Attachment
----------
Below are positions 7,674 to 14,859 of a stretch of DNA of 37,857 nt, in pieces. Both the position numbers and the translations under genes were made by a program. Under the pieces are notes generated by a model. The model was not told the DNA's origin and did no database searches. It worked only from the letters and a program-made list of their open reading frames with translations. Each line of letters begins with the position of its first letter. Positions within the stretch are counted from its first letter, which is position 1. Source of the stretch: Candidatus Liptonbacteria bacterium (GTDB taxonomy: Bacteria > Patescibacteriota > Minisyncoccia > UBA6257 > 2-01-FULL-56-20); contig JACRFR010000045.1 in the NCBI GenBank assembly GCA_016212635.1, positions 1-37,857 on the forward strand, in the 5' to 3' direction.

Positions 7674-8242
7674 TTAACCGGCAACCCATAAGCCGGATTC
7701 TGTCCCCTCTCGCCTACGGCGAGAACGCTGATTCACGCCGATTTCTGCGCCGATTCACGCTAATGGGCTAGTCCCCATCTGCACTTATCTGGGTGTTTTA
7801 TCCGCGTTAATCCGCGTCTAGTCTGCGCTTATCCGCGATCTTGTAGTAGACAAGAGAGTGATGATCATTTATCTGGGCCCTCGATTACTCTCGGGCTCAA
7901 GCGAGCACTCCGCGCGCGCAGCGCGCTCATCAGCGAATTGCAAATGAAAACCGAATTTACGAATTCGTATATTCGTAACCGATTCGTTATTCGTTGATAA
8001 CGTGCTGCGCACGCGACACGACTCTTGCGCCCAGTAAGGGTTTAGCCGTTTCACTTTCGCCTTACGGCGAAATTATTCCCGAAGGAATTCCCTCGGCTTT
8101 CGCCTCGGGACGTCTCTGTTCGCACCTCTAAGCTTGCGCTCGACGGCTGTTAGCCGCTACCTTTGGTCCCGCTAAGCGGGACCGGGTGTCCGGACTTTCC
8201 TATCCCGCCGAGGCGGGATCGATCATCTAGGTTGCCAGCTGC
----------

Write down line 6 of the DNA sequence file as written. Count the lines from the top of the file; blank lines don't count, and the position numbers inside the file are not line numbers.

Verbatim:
7901 GCGAGCACTCCGCGCGCGCAGCGCGCTCATCAGCGAATTGCAAATGAAAACCGAATTTACGAATTCGTATATTCGTAACCGATTCGTTATTCGTTGATAA